The findings are being presented as part of a poster presentation by members of the Rutgers Cancer Institute precision medicine team at the Annual Meeting of the American Association for Cancer Research (AACR) which begins this weekend in New Orleans.
According to the Centers for Disease Control and Prevention, 71,500 women are diagnosed with a gynecologic cancer each year in the United States, with 26,500 deaths from one of these diseases.
As part of an ongoing clinical trial at Rutgers Cancer Institute exploring rare and poor prognosis cancers, investigators sought to identify genomic alterations in 69 patients with gynecologic cancers that were not responding to standard care.
In collaboration with Foundation Medicine, Inc. of Cambridge, Massachusetts, tissue specimens were analyzed through Next Generation Sequencing technology. Study outcomes for 64 of the cases were available and showed an average 4.97 genomic alterations per tumor.
These mutations and abnormalities were reviewed by a panel of clinicians, scientists, statisticians, pathologists and other experts at Rutgers Cancer Institute, collectively known as a molecular tumor board.
As appropriate, either potential enrollment in a clinical trial, treatment with already-approved cancer therapies or treatment with therapies approved for other uses were considered and recommended to the treating physician.
Thirty-nine percent of those patients had those recommendations implemented and a response or clinical benefit was seen in 56 percent of these patients.
“Through genomic profiling, we’re identifying alterations that may not have otherwise been visible through standard laboratory testing. Coupled with a review of these results by experts on a molecular tumor board, the opportunity exists to identify novel therapies that would target specific abnormalities,” notes senior author of the work, Shridar Ganesan, MD, PhD, associate director for translational science at Rutgers Cancer Institute and associate professor of medicine and pharmacology at Rutgers Robert Wood Johnson Medical School.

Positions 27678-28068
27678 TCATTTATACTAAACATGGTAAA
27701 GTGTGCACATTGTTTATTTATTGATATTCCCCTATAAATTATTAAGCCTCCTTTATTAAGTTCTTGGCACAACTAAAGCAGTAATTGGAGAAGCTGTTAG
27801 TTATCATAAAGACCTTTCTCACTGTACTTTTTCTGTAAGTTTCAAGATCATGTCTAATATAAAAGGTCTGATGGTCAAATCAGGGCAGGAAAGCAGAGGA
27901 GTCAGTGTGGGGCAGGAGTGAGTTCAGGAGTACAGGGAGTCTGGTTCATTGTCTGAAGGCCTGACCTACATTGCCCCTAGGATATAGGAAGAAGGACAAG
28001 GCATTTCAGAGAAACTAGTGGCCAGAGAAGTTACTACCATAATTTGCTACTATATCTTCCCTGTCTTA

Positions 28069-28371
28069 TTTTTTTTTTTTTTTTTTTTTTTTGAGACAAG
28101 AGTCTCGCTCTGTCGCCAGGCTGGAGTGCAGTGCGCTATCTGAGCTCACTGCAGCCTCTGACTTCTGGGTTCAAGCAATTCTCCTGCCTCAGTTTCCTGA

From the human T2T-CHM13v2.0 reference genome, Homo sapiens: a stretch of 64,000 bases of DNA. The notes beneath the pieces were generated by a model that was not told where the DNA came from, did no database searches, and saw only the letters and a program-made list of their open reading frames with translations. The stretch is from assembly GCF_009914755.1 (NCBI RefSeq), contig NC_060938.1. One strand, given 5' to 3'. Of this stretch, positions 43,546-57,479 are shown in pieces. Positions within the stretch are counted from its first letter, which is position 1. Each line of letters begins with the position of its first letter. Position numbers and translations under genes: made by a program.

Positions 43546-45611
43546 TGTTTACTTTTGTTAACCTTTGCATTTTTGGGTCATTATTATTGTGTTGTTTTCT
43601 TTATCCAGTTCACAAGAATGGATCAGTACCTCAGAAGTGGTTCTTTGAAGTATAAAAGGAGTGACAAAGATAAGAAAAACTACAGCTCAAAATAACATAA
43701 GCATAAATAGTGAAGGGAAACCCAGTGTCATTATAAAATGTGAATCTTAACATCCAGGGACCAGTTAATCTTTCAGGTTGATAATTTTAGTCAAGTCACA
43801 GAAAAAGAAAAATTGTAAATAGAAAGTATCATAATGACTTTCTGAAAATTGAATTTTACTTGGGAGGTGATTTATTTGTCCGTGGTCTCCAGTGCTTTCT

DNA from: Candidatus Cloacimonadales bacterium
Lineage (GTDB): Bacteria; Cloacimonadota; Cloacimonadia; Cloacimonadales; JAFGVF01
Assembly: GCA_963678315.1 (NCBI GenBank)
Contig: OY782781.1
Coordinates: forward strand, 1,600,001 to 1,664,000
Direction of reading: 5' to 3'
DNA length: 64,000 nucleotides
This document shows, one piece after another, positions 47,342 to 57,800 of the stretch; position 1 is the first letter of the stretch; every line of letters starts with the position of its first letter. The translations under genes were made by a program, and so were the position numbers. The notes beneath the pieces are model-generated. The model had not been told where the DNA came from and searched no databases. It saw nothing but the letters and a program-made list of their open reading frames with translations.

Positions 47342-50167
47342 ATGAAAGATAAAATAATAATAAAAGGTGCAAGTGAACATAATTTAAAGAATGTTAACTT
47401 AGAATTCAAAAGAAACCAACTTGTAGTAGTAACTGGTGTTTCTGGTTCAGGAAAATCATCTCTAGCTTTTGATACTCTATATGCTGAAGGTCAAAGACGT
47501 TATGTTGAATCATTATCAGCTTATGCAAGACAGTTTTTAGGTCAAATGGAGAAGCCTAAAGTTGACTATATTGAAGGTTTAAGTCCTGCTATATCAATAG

The overall precision medicine initiative at Rutgers Cancer Institute is supported in part by a $10 million anonymous gift.
About Rutgers Cancer Institute of New Jersey
Rutgers Cancer Institute of New Jersey (www.cinj.org) is the state’s only National Cancer Institute-designated Comprehensive Cancer Center. As part of Rutgers, The State University of New Jersey, the Cancer Institute of New Jersey is dedicated to improving the detection, treatment and care of patients with cancer, and to serving as an education resource for cancer prevention. Physician-scientists at Rutgers Cancer Institute engage in translational research, transforming their laboratory discoveries into clinical practice.
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